Other provisions to understand:
- The afore referenced rate increases to corporate, personal, and capital gains tax rates
- Tax surcharge on anyone making over $10 Mil/year (CNBC)
- Increased inheritance tax rate and reduced pass-through limit (Forbes)
- Top real estate income rate increase by 16.8% (Wall Street Journal)
- Real estate capital gains rate increase by 11.8% (Wall Street Journal)
- Elimination of the stepped-up basis provision at death (Wall Street Journal)
- Increased capital gains rate on top of increased inheritance tax rate
- Twenty-two tax credits created or made permanent
- Excise tax on pharmaceutical drugs (Tax foundation)
- Elimination of Roth conversions for wealthy, though not until 2032 (CNBC)
History has shown us again and again that major changes to the tax code have not only a long-term impact on the economy, but often an almost immediate and sizeable impact. For example, the real estate tax changes in the late 1980s led directly to the S&L implosion and a US recession (and to the long-term benefit of Wall Street through commercial mortgage-backed securities). The most asinine of the changes in the proposal may not have sizeable impact to the economy, though they will certainly have sizeable impacts to many individuals’ personal economies, while other changes will impact the broader economy. When taken in conjunction with the increased spending that is also included in the proposals, it is almost impossible that there won’t be short, medium, and long term impacts. But standing here today it is difficult to know exactly what those changes might be.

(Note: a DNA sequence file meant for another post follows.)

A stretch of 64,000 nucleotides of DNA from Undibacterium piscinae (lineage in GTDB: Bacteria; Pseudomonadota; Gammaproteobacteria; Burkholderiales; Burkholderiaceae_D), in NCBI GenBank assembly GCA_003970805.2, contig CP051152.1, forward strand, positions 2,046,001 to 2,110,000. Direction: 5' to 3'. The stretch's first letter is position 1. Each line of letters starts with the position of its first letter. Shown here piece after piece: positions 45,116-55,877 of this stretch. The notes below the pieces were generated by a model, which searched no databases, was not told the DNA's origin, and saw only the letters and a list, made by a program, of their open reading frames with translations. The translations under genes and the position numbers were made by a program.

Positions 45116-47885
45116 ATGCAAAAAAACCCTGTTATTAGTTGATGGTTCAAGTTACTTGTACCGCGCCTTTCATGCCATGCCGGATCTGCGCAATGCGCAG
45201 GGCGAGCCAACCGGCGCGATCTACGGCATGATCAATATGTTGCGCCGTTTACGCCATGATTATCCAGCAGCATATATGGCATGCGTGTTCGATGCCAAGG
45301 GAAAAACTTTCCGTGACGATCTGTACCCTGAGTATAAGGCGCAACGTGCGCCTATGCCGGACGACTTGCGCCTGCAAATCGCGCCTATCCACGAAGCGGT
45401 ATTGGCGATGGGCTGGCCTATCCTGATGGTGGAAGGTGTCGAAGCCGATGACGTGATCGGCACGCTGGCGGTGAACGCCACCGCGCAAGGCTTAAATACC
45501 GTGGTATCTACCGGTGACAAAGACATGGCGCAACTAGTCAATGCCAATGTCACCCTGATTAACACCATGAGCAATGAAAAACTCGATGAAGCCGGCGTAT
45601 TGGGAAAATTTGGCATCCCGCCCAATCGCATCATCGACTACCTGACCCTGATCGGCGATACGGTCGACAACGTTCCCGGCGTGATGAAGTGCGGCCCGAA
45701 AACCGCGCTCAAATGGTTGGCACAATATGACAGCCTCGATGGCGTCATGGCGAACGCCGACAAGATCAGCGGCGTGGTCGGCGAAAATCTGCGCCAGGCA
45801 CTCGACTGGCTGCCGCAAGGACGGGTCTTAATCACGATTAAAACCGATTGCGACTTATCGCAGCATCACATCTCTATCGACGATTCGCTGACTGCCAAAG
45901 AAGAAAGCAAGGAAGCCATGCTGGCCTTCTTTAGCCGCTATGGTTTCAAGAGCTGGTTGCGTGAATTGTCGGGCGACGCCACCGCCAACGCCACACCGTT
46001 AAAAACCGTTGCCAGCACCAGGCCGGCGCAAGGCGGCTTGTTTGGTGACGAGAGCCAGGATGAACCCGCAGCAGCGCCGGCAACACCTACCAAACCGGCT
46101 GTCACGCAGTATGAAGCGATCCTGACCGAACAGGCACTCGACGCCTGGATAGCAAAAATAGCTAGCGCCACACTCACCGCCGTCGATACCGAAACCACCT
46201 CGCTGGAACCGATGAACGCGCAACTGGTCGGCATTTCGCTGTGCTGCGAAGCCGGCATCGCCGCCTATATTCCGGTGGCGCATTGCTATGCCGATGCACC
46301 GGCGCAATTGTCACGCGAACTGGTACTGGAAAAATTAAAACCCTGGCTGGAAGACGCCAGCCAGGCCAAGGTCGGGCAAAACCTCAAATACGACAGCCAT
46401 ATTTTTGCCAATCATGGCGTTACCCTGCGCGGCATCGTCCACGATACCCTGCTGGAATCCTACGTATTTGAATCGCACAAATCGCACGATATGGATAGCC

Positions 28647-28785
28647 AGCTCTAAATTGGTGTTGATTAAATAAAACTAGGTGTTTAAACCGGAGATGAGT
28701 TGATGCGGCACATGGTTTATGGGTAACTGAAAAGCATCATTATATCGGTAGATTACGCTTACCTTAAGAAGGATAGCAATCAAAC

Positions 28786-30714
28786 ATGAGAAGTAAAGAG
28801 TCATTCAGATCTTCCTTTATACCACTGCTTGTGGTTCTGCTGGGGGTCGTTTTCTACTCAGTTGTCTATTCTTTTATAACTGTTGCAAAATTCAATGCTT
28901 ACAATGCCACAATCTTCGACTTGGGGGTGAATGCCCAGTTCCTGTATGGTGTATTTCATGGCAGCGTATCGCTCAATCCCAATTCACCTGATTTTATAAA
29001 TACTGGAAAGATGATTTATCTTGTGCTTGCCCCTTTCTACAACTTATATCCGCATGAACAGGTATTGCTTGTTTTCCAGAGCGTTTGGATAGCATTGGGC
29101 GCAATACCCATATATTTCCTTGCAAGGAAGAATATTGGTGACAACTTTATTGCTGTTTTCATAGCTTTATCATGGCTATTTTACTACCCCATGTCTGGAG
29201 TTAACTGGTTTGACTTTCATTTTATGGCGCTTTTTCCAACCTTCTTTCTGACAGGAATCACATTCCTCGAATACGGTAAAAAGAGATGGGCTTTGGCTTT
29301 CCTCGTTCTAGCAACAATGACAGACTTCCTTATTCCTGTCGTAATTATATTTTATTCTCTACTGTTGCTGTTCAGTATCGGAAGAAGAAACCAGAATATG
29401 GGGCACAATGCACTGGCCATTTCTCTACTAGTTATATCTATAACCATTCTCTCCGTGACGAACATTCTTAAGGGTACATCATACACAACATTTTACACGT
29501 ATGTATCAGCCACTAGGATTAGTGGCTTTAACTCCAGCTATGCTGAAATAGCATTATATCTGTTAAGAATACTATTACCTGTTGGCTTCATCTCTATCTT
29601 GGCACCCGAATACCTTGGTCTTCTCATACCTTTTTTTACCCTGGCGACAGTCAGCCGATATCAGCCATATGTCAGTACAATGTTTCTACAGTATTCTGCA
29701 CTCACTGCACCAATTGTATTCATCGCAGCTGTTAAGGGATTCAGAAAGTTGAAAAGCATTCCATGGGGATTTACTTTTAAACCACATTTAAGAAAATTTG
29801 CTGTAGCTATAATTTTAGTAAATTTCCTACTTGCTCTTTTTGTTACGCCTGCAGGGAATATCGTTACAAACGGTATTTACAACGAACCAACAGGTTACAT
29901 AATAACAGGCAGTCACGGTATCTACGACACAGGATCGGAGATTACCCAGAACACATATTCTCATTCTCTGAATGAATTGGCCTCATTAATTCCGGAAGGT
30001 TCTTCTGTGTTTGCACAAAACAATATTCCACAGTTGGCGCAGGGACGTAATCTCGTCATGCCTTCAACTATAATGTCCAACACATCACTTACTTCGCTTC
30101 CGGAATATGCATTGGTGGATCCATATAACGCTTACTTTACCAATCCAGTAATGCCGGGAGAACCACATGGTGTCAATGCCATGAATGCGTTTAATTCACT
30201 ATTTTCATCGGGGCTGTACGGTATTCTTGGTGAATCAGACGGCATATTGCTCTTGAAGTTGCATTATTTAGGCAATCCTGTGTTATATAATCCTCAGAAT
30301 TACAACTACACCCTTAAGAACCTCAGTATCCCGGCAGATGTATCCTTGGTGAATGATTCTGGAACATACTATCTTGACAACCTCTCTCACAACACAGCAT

About the Author: Forrest Jinks is CEO of Altus Equity Group Inc and a licensed real estate broker. Forrest has decades of experience as principal in a variety of alternative investment segments including real estate (residential rehab, in-fill development, multi-family, office and retail), debt, and small business start-up (online marketing and site retail). He can be reached at email@example.com.